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Journal of Inspired living

Why it can be difficult to exercise regularly


wistful overweight man sitting on floor with exercise ball in health club

Credit: BigStock

There is plenty of research that confirms the many benefits of physical activity for your health and wellbeing. Yet many people struggle to exercise regularly. According to a new study from the University of British Columbia, the reason for this gap between knowing and doing is that you may be hardwired for laziness.

This study shows that the faster avoidance of physical inactivity increases the use of brain resources, suggesting that our brain is innately attracted to sedentary behaviours.

For years society has encouraged people to be physically active, yet statistics show that people are becoming less active. The researchers coined the term “exercise paradox” to describe this notion. To understand this paradox, the researchers recruited 29 young adults who were physically active or physically inactive but with the intention of becoming physically active. The participants were asked to sit in front of the computer and were given control of an on-screen avatar. Small images were flashed one at a time, depicting either physical activity or physical inactivity. The participants had to move the avatar as quickly as possible towards the pictures of physical activity and away from the pictures of physical inactivity — and then vice versa. Meanwhile, electrodes recorded what was happening in their brains.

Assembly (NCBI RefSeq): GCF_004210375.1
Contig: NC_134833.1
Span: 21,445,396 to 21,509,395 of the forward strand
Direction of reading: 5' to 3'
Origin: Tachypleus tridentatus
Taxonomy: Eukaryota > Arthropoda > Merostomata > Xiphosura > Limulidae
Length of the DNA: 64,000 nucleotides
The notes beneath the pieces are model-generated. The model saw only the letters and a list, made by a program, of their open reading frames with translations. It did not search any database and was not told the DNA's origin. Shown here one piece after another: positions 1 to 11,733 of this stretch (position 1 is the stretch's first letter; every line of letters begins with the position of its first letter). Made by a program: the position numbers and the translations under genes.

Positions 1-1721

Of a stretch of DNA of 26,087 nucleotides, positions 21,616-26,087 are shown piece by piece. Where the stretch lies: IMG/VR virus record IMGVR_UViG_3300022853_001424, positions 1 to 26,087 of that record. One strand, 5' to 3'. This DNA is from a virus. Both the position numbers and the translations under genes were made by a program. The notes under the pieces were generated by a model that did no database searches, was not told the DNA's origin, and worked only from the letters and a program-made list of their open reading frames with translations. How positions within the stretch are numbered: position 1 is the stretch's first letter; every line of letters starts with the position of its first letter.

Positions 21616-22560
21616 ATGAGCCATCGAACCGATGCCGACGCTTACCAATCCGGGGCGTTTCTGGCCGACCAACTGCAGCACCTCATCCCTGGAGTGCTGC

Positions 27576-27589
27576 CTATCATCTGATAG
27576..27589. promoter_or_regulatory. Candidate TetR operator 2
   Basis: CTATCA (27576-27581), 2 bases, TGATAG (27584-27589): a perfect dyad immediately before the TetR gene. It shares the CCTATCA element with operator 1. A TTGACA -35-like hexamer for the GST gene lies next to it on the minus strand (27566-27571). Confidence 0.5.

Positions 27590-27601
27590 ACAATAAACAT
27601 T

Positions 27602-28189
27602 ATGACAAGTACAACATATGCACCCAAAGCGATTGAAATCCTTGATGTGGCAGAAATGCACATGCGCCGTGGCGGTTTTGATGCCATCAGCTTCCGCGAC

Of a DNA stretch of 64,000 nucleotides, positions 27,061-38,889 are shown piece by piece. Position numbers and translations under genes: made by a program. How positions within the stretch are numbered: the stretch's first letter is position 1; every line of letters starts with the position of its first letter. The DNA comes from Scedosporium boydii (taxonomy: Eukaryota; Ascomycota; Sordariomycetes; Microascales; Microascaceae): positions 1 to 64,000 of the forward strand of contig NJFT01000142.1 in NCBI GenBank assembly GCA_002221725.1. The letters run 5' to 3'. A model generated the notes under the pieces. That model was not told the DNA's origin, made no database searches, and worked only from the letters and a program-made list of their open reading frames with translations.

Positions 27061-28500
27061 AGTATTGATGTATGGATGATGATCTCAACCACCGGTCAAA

The researchers found that the participants were generally faster at moving towards active pictures and away from lazy pictures. However, brain-activity readouts called electroencephalograms showed that moving away from lazy pictures required their brains to work harder. Previous studies have shown that people are faster at avoiding sedentary behaviours and moving towards active behaviours. Now this study shows that the faster avoidance of physical inactivity increases the use of brain resources, suggesting that our brain is innately attracted to sedentary behaviours.

The automatic processes that take place in the brain explain why people are less active, despite knowledge of the risks associated with physical inactivity. So if you struggle to exercise regularly and be physically active, it is all happening inside your brain.

Source: Neuropsychologia



 

Meena Azzollini

Meena is passionate about holistic wellbeing, alternative healing, health and personal power and uses words to craft engaging feature articles to convey her knowledge and passion. She is a freelance writer and content creator from Adelaide, Australia, who draws inspiration from family, travel and her love for books and reading.

A yoga practitioner and a strong believer in positive thinking, Meena is also a mum to a very active young boy. In her spare time, she loves to read and whip up delicious meals. She also loves the smell of freshly made coffee and can’t ever resist a cheesecake. And she gets tickled pink by anything funny!